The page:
I came home from the weekend raving about my boyfriend’s mother. My own mother quietly listened to me go on and on about how accomplished Carol was, what a great role model she was. How she had the career I wanted, the life I wanted—how I could look up to her. Carol had it all, I told my mother, she didn’t have to choose between family and the work she loved. My mother told me that she was happy that I had such a wonderful time.
What else could she say? She didn’t have the career Carol had. And I was talking about it as if it were the most important thing in the world. I was invalidating everything my mother stood for, the entire life that she’d chosen. Nights spent sleeping on my bedroom floor when I was being bullied in elementary school. Ferrying me around throughout junior high school so that I could have a social life. Helping me with school projects and homework assignments, pushing me to do the best I could academically so that I could meet my ultimate goal—become a lawyer.
"What else could she say? She didn’t have the career Carol had. And I was talking about it as if it were the most important thing in the world. I was invalidating everything my mother stood for, the entire life that she’d chosen."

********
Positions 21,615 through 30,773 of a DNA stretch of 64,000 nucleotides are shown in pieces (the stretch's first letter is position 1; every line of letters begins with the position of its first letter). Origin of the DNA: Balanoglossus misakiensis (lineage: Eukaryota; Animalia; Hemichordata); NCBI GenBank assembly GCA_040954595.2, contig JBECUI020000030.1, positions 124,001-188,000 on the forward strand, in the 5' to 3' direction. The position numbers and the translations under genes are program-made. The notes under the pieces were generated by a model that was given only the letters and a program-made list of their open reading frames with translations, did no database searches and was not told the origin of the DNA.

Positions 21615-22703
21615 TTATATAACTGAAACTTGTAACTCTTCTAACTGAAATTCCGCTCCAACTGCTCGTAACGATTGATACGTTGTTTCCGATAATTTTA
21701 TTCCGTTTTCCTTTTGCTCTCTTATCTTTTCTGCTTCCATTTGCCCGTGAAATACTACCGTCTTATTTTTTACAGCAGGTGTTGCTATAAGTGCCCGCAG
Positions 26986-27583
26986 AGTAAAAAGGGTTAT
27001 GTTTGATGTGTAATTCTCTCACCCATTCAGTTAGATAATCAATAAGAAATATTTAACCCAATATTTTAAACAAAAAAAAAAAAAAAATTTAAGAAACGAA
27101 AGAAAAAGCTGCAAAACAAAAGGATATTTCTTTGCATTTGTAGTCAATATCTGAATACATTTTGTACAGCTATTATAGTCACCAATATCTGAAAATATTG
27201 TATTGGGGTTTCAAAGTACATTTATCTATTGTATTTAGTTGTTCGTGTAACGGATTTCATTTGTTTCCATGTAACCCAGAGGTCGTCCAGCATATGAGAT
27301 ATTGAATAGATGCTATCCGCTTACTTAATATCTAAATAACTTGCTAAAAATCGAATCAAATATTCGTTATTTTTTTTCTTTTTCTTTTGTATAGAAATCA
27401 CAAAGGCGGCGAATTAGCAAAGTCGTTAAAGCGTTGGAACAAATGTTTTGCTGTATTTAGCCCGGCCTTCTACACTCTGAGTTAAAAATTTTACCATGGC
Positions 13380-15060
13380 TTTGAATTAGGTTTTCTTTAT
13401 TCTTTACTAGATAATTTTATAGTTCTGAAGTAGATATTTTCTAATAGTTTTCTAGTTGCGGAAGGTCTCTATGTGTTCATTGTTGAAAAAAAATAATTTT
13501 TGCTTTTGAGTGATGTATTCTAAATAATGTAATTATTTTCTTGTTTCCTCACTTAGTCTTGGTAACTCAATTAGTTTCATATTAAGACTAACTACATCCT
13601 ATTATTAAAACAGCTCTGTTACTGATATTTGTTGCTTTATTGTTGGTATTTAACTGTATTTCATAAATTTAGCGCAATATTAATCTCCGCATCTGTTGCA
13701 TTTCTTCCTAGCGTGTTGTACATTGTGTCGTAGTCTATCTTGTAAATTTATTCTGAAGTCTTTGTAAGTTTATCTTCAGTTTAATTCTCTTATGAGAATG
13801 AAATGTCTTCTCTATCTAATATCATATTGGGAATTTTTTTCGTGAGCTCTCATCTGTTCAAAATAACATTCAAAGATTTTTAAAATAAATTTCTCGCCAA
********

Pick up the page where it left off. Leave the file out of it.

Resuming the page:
My relationship with Seth didn’t last past the primaries, which Carol lost anyway. I finished out my senior year of college and spent the summer back at my parents’ house. Under my mother’s roof. She may not have had a law degree or a political campaign, but being back home reminded me of all the things I loved about my mother but had temporarily forgotten: her sweet nature, her sense of humor, and even her beauty. I had told my mother about how modern and chic Carol’s house was, but being back in my own home made me realize how warm it was, how welcoming.